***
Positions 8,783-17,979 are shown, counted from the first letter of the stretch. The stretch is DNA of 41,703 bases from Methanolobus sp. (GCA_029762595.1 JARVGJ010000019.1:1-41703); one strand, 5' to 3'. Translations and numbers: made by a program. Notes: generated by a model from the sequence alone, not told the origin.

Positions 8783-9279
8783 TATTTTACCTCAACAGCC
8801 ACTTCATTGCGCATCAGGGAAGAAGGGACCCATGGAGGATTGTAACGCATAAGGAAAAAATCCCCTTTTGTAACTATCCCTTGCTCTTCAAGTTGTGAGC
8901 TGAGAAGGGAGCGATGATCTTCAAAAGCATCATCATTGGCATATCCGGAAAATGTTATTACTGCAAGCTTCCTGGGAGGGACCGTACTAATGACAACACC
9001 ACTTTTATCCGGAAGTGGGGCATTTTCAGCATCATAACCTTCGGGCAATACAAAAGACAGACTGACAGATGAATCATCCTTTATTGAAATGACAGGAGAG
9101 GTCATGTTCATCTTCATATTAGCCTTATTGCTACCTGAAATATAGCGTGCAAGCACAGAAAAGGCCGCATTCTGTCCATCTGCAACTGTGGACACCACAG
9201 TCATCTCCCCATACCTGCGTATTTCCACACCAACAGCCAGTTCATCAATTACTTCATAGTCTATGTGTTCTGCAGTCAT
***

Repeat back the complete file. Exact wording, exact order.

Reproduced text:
Positions 8,783-17,979 are shown, counted from the first letter of the stretch. The stretch is DNA of 41,703 bases from Methanolobus sp. (GCA_029762595.1 JARVGJ010000019.1:1-41703); one strand, 5' to 3'. Translations and numbers: made by a program. Notes: generated by a model from the sequence alone, not told the origin.

Positions 8783-9279
8783 TATTTTACCTCAACAGCC
8801 ACTTCATTGCGCATCAGGGAAGAAGGGACCCATGGAGGATTGTAACGCATAAGGAAAAAATCCCCTTTTGTAACTATCCCTTGCTCTTCAAGTTGTGAGC
8901 TGAGAAGGGAGCGATGATCTTCAAAAGCATCATCATTGGCATATCCGGAAAATGTTATTACTGCAAGCTTCCTGGGAGGGACCGTACTAATGACAACACC
9001 ACTTTTATCCGGAAGTGGGGCATTTTCAGCATCATAACCTTCGGGCAATACAAAAGACAGACTGACAGATGAATCATCCTTTATTGAAATGACAGGAGAG
9101 GTCATGTTCATCTTCATATTAGCCTTATTGCTACCTGAAATATAGCGTGCAAGCACAGAAAAGGCCGCATTCTGTCCATCTGCAACTGTGGACACCACAG
9201 TCATCTCCCCATACCTGCGTATTTCCACACCAACAGCCAGTTCATCAATTACTTCATAGTCTATGTGTTCTGCAGTCAT